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24 February 2013

The Good, The Bad and the Ugly (1966)

It was Bob Dorough who famously asserted the magical properties of the number 3. He wrote a song about it that featured on the pilot episode of American kids programme Schoolhouse Rock. Here's what he had to say:
"The past and the present and the future
Faith and hope and charity
The heart and the brain and the body
...give you three as a magic number"
3 mysteries to ponder!

What he fails to mention is the most famous 3 of all time... The Good, the Bad and the Ugly... or as our Italian brothers refer to it...  Il buono, il brutto, il cattivo. Surely Bob was a fan of Spaghetti Westerns? How can this possibly have slipped him by? For now this will have to remain a mystery.

The Good
The Good, The Bad & the Ugly, MGM 1996

The Good, the Bad and the Ugly is the third and concluding part in what is now referred to as the "Dollars" or "Man with No Name" Trilogy. This masterpiece of cinema was released in 1966 bringing together three acting powerhouses: Clint Eastwood as Blondie ("the Good"); Lee Van Cleef as Angel Eyes ("the Bad"); and Eli Wallach as Tuco Ramirez ("the Ugly"). We are reminded that goodness, badness and ugliness are all relative concepts as the three desperadoes set off in search of hidden Confederate gold and get into all sorts of scrapes along the way.

If you've been paying attention recently, you will no doubt have realised that I’m on a bit of a Western kick. My fever is in part down to a musical collaboration that I've been working on with Daniele "El Pancho" Banchini, but it is also being fueled by my son J-Uke's growing obsession with guns, swords and... light-sabres?!?

Hang 'em High
The Good, The Bad & the Ugly, MGM 1996

On the collaboration... part two of our EP is in the works. We've recorded most of the new song and I've been busying myself producing all sorts of artwork... because quite frankly... I can’t stop myself ;-)

On J-Uke's obsession... I have taken it upon myself to start his education, to teach him the finer ways and make him a connoisseur of the Western.

Blood Red Cowboys
The Good, The Bad & the Ugly, MGM 1996

You might remember that I'd begun J-Uke's schooling process with a stuttering first step when I showed J-Uke the Magnificent Seven last year. He obviously wasn't fully ready for it and let's face it, there were 4 too many desperadoes in that flick. I needed to pare things back a bit, to get back to basics. I needed to get back to the magic 3!

You will already picked up on the fact that I love this film and you'd be spot on! Right from the wonderful opening credits you know you're in for a treat. The high contrast gritty graphics with their stark colours coupled with the haunting Ennio Morricone soundtrack expertly sets the scene for a story that is every bit as stark and crude. Watching the opening credits is like having a feast prepared before you, and this is a meal that demands you do not wash your hands before eating.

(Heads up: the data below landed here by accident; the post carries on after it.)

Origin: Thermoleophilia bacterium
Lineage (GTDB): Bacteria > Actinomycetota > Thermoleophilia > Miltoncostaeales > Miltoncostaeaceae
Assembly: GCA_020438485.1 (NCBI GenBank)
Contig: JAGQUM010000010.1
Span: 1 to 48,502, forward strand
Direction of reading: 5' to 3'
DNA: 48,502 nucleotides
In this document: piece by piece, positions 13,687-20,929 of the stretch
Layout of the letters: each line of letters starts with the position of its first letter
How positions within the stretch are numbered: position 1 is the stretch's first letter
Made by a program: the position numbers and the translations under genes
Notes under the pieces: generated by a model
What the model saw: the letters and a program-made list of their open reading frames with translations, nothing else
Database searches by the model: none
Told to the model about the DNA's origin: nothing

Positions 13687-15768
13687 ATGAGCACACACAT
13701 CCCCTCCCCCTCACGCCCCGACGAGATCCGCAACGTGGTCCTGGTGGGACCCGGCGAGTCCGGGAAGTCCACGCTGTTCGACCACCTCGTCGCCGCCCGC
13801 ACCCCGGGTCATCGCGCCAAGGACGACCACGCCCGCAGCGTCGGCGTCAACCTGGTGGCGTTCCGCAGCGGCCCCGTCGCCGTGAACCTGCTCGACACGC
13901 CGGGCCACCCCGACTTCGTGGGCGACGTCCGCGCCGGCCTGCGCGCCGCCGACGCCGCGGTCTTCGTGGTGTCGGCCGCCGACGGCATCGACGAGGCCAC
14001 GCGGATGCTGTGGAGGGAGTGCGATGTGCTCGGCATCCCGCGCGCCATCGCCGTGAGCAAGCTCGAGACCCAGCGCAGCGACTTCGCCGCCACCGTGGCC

The Bad
The Good, The Bad & the Ugly, MGM 1996

I am still a bit surprised that this film is rated an 18. Yes there is some bad language and obviously killing, but actually, it really isn't that bad at all. Some of the themes are going to be a bit beyond a lot of youngsters but it's not gratuitous. In the Uke-household we started a great discussion on smoking. J-Uke picked up on the fact that Clint Eastwood is never without a cigar in his mouth and was amazed that he could do as much as he was doing being so "unhealthy". As I revealed to J-Uke: Clint is actually a non-smoker. Folk-law tells us that the taste of the cigar was the reason for his constant grimace. I don't know if I believe this, but I love director Sergio Leone's comments on Clint Eastwood's acting prowess: "I like Clint Eastwood because he has only two facial expressions: one with the hat, and one without it." Ha ha! Better not let Blondie hear you saying that!

Sun Stroke and Raicilla?
The Good, The Bad & the Ugly, MGM 1996

Another thing that puzzled J-Uke was Sergio's fantastic technique of allowing the story to simmer with silence. Take the opening scenes with Lee Van Cleef as he hunts down information on the mysterious Bill Carson. The tension is palpable as the camera lingers on the characters. Not a word is said. Not a word needs to be said. J-Uke's generation aren't used to this type of story-telling. Yes... okay... so he thinks it’s boring... but in time he will learn to love it! You mark my words!

The Ugly
The Good, The Bad & the Ugly, MGM 1996

I love all of the stars, but I'm going to single out Eli as my favourite. I won’t go as far as saying that his character Tuco is a lovable rogue, but I will say that he’s an understandable and believable rogue and this is in no small thanks to Eli.

Right, I've said all I want to say. Let's round this off. On the Triple-B, I’m going to see your magic 3 and raise you a rollicking 9... yep that's 3 + 3 + 3.




2 comments:

  1. I used to watch these western's of Clint's at the drive-in when I was a youngster,now there is only one drive-in left in Brisbane.
    Ah,nostalgia,it always makes me nostalgic.-)

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  2. Ah yes. There's nothing quite like nostalgia for making you feel all nostalgic, longing for that happy time in the past when life was much simpler!

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